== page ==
Neither dogs nor exchange students are the same as having your own kids

annie-9314When a friend at church choir said that his 50th wedding anniversary was June 22, I mentioned that that was the date I married my first husband. After practice, he came up to me at the piano. He said he hadn’t realized I had had a husband before Fred. He asked if I had any children from that marriage. “Nope,” I said, covering the keyboard and turning out the light. He started to walk away, then turned back to tell me I could always host an exchange student. He and his wife have done that for years.

“Sometimes I can barely tolerate my dog,” I said, successfully going for a laugh. But really, why would I want to take in someone else’s teenager, only to send them home at the end of the school year? That is nothing like having a child of your own. Besides, as a stepmother, I’ve done the taking care of someone else’s kid thing. It is no replacement for your own.

Meanwhile, there’s the dog. A bear has been prowling around our streets lately. Neighbors have seen her—they think the bear is female—in their yards. As my chiropractor neighbor adjusted my spine yesterday, he told me his wife had found the bear with the chickens. One of the chickens died.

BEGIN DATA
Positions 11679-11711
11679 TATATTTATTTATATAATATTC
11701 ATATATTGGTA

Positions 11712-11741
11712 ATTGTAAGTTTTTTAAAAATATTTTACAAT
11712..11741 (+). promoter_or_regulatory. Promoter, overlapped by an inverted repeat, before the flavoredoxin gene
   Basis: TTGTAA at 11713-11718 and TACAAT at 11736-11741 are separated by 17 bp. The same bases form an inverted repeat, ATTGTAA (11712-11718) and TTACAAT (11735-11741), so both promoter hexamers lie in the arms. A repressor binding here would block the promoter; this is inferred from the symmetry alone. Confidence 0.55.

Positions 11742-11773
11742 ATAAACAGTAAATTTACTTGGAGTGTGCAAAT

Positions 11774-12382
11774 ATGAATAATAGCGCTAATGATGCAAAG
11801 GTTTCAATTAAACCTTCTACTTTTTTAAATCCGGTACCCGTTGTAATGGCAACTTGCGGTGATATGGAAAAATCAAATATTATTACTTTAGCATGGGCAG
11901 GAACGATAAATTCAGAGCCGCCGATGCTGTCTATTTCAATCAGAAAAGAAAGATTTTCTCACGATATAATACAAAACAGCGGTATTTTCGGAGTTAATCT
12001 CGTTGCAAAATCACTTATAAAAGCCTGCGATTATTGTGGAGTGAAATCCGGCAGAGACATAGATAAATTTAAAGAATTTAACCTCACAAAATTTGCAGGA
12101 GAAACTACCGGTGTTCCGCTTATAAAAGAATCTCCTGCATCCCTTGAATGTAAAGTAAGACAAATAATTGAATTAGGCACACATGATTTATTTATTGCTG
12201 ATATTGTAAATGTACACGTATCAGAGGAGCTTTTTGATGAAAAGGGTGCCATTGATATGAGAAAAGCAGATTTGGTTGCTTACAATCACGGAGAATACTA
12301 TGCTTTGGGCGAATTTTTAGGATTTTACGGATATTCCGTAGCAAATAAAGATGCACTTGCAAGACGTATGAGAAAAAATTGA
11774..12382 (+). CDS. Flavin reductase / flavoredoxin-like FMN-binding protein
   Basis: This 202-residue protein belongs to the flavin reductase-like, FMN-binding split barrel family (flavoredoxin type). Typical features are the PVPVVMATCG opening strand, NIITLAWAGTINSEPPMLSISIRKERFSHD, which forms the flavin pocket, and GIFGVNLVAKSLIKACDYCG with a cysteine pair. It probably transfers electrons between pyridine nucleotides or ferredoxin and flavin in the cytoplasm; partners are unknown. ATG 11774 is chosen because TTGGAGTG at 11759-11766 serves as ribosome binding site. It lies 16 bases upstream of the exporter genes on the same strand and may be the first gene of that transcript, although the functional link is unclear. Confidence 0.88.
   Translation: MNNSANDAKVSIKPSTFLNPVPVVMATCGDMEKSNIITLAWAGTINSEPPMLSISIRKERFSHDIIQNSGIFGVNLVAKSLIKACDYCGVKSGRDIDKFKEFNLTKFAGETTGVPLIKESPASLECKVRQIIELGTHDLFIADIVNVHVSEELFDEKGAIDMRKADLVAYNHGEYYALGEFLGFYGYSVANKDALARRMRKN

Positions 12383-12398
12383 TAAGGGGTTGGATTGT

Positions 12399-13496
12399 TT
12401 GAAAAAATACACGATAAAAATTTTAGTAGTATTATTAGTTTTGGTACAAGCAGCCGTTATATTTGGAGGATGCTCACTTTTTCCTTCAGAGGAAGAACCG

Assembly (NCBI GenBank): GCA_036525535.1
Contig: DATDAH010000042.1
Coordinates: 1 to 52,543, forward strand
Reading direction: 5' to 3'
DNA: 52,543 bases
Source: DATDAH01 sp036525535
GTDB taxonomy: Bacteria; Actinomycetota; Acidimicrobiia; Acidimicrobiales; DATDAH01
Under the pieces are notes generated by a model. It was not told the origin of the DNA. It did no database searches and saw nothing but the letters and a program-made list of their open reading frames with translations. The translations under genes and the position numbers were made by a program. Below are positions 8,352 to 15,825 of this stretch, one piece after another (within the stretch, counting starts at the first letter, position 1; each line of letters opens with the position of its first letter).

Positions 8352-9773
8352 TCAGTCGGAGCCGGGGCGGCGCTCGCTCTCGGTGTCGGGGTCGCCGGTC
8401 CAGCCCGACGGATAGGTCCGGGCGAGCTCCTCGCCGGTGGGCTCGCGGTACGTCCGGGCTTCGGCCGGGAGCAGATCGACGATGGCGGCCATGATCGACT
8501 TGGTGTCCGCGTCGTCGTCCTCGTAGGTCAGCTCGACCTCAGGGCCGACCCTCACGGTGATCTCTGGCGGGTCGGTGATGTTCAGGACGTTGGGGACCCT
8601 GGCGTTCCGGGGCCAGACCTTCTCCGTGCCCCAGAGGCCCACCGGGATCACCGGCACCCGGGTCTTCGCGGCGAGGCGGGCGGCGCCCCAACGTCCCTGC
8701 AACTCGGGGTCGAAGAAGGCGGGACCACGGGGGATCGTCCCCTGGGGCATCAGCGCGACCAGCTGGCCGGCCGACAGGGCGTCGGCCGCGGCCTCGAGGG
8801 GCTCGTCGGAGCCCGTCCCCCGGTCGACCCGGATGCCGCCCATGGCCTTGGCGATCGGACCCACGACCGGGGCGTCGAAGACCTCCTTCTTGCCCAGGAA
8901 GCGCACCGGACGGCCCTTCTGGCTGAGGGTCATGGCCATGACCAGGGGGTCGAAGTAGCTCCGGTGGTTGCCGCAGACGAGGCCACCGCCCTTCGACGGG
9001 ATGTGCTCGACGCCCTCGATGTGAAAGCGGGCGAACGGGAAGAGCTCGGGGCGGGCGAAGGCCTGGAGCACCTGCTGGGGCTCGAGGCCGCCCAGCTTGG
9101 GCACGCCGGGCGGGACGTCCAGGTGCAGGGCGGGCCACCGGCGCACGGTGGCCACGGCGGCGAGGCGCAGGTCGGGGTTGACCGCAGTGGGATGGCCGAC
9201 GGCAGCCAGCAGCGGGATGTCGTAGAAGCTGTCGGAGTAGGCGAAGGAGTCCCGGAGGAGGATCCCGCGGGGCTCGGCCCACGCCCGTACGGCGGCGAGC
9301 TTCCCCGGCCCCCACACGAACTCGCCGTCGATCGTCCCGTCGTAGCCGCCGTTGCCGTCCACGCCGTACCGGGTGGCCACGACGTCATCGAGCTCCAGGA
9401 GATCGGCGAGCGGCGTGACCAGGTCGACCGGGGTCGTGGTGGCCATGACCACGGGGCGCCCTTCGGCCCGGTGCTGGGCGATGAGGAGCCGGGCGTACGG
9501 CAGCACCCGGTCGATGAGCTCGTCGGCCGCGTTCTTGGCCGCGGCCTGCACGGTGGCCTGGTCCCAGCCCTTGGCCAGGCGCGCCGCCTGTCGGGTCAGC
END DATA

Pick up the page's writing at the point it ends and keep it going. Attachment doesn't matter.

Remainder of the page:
“What about the fence?” I asked.

“The bear just mowed it down,” he said, cracking my neck.

Since he’s uber-Christian, I didn’t say the word that came to mind. I had hoped my chain-link fence would keep the bear out of my yard.

Last night, Annie started barking around 9:30. She would not stop. She would not come in. Something is out there, she insisted. She’s too big to pick up and carry in. I lured her in with cookies and covered up the doggy door. She was so desperate she pulled the cover off. Racing around the yard barking, she ignored the treats I offered. “I’ll give you 10 if you’ll shut up!” I yelled.

Around midnight, I looked everywhere with the big flashlight, then sat holding my dog under the stars. She was shaking and panting, every muscle taut. I tried to explain to her that it was okay to go off duty and go to sleep. I tried to explain that the neighbors needed to sleep and that the bear might hurt her. But no. She couldn’t rest. She ran off to bark some more.

When I dragged her in and blocked access to the door, she whined as if she were in incredible pain. Lax dog mom that I am, I got out of bed and let her go. Perhaps with the fence, Annie’s high-pitched barking, and the complete lack of anything a bear might want to eat, the bear would not bother us. I hoped gun-toting neighbors would also stay away.

I don’t know what time Annie stopped barking, probably when it started to rain. Now she’s conked out on the loveseat. This morning, I see no sign of the bear, but in her anxiety, Annie shredded the lounge cushion. Nuts. In the middle of my dog’s barkathon, I wanted to a) go sleep at a motel, b) give the dog a sedative, c) never get another pet, or d) trade Annie for a cat because cats don’t bark. But this morning, I love my dog too much to do any of those things.